I have discovered another security flaw in Samsung Android phones. It is possible to completely disable the lock screen and get access to any app – even when the phone is “securely” locked with a pattern, PIN, password, or face detection. Unlike another recently released flaw, this doesn’t rely quite so heavily on ultra-precise timing.
Of course, if you are unable to download a screen unlocker, this security vulnerability still allows you to dial any phone number and run any app!
- From the lock screen, hit the emergency call button.
- Dial a non-existent emergency services number – e.g. 0.
- Press the green dial icon.
- Dismiss the error message.
- Press the phone’s back button.
- The app’s screen will be briefly displayed.
- This is just about long enough to interact with the app.
- Using this, you can run and interact with any app / widget / settings menu.
- You can also use this to launch the dialler.
- From there, you can dial any phone number (one digit at a time) and place a phone call.
- With Google Play, you can search for apps using the voice interface.
- You can download apps from the app store which will disable the screen lock.
This does not occur on stock Android from Google. This flaw only seems to be present on Samsung’s version of Android. I have only tested it on a Galaxy Note II running 4.1.2 – I believe it should work on Samsung Galaxy SIII. It may work on other devices from Samsung.
My test phone was running 4.1.2 with the Touchwiz launcher from Samsung.
Defending Against This Attack
Until Samsung release a patch, the only way this can be defended against is by completely removing the Samsung firmware and replacing it with a 3rd party ROM.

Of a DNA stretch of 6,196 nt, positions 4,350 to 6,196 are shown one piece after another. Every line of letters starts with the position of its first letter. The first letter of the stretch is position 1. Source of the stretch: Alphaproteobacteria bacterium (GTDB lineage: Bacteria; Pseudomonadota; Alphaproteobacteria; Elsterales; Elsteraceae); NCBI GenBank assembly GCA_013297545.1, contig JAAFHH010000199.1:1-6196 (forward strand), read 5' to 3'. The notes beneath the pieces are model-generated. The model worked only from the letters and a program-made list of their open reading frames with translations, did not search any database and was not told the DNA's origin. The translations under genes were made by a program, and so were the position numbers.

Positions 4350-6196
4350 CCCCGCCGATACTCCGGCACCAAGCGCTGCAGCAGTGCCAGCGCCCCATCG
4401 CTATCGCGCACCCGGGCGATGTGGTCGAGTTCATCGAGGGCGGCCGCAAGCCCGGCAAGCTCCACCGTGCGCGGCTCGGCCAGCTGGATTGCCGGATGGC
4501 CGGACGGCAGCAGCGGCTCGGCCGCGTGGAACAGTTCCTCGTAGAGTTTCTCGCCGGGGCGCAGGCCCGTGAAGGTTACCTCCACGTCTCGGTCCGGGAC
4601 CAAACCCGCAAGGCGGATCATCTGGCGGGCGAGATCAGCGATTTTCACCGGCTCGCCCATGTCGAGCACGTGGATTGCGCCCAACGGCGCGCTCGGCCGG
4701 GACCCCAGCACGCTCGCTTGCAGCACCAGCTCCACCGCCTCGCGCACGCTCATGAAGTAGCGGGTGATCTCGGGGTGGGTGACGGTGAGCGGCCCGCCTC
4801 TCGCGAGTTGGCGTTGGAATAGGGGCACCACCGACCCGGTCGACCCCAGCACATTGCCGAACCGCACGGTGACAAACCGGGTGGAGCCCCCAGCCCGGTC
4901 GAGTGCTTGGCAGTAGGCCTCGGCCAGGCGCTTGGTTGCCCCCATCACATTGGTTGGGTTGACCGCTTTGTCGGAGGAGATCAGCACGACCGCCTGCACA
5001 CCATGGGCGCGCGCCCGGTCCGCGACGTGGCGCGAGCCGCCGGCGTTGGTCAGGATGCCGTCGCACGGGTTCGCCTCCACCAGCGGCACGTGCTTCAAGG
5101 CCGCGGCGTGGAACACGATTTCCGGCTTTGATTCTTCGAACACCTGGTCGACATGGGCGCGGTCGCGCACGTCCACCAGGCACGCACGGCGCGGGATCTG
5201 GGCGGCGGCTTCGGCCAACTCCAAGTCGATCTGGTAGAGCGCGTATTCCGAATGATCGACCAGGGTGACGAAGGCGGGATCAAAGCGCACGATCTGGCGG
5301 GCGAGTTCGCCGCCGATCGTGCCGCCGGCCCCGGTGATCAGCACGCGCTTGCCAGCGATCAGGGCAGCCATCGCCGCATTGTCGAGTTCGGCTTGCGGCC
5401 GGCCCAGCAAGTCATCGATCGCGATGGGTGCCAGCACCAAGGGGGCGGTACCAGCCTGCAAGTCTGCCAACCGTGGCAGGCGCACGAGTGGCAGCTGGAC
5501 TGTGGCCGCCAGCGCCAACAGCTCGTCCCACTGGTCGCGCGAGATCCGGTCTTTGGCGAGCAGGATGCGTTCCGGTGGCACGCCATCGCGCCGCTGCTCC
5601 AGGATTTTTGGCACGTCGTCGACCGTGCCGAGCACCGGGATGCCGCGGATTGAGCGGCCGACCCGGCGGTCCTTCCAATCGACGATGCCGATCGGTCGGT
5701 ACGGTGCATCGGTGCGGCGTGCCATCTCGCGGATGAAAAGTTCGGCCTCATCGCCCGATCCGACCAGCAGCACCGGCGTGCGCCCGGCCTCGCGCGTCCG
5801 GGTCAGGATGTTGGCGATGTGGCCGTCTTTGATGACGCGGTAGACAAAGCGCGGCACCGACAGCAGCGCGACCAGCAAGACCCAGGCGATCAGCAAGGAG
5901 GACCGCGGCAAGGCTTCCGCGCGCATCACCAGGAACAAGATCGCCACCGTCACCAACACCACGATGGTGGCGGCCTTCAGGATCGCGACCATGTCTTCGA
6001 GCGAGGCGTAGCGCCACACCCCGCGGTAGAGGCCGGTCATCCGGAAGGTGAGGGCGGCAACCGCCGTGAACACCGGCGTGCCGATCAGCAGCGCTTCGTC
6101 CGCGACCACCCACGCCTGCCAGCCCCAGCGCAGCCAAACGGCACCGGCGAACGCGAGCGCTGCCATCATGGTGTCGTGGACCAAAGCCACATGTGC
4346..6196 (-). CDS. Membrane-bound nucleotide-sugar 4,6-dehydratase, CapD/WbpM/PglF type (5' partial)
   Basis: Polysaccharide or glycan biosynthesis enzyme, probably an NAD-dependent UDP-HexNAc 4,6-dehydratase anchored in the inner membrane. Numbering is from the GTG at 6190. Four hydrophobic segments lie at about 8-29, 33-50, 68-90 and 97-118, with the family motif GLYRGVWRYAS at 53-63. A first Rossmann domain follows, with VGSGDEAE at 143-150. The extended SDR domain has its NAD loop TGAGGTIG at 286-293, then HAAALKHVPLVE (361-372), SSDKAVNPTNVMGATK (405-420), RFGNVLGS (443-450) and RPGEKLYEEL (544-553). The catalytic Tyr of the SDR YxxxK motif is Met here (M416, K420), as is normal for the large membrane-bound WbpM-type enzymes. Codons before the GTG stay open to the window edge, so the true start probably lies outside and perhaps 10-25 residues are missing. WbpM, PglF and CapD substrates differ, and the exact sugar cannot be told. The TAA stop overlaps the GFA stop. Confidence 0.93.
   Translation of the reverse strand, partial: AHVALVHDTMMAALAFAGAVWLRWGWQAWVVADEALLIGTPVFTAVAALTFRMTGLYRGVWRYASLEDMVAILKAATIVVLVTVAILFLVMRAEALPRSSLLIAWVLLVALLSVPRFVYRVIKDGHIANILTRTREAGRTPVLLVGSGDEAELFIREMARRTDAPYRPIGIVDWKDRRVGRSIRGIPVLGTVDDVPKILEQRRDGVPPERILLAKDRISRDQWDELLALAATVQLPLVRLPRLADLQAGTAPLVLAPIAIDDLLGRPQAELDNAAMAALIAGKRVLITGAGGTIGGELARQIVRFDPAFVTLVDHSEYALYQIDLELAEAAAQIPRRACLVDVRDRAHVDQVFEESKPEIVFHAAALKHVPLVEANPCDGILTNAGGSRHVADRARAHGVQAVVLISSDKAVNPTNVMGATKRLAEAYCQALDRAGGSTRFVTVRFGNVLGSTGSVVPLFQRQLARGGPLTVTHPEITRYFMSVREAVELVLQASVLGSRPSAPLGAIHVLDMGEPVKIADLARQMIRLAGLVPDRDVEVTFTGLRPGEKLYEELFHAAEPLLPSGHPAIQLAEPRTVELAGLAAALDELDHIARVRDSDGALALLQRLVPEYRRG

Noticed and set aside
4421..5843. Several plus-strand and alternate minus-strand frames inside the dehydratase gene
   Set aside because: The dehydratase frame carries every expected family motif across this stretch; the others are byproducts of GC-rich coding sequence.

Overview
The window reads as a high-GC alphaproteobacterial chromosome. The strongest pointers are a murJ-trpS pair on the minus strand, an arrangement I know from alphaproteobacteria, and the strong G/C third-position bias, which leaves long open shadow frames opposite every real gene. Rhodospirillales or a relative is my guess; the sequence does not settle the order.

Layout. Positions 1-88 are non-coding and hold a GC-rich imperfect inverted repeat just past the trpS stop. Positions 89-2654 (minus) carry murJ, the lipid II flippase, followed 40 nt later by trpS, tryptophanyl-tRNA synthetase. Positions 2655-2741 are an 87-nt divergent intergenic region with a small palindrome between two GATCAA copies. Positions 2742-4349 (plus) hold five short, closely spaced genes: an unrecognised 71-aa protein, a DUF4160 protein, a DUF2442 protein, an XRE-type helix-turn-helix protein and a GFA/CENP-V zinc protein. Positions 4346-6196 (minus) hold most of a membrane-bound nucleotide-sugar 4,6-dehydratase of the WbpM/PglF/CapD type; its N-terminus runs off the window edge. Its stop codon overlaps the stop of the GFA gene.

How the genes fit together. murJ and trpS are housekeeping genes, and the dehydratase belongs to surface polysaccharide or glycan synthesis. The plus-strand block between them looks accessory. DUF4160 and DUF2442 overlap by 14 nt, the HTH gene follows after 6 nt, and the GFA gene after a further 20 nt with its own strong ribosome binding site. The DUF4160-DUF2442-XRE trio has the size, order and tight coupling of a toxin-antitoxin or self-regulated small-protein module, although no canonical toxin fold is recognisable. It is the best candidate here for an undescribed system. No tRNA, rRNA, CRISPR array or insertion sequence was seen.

This ROM for the Galaxy S III claims to have fixed the problem.
I’m sure there will be ROMs for other Galaxy devices in due course.
YouTube user “bicecream88” has alerted me to a way to partially defend against this attack.
By disabling your screen animations, it is possible to reduce the amount of time the screen is displayed.
Settings -> Developer Options -> Window animation scale -> off
Repeat for Transition animation scale and Animator duration scale.
The vulnerability is still present – but you need to be a lot quicker in order to exploit it.
I reported this flaw to Samsung in late February. They are working on a patch which they assure me will be released shortly.
I have delayed public disclosure of this vulnerability. I also asked if they wanted me to delay publication until a patch was ready – however they declined this offer.
If you discover a security issue with Samsung’s mobile products, I strongly encourage you to email m.security AT samsung.com
They will provide their PGP public key if you wish to ensure your communications with them are secure.
My thanks to Thang Chien of Vietnam, who first demonstrated a variant of this flaw in January.
Thanks also to David Rogers, Marc Rogers, Alec Muffett, and Glyn Wintle for their wisdom and advice around the subject of responsible disclosure. Any faults with this disclosure are mine and mine alone.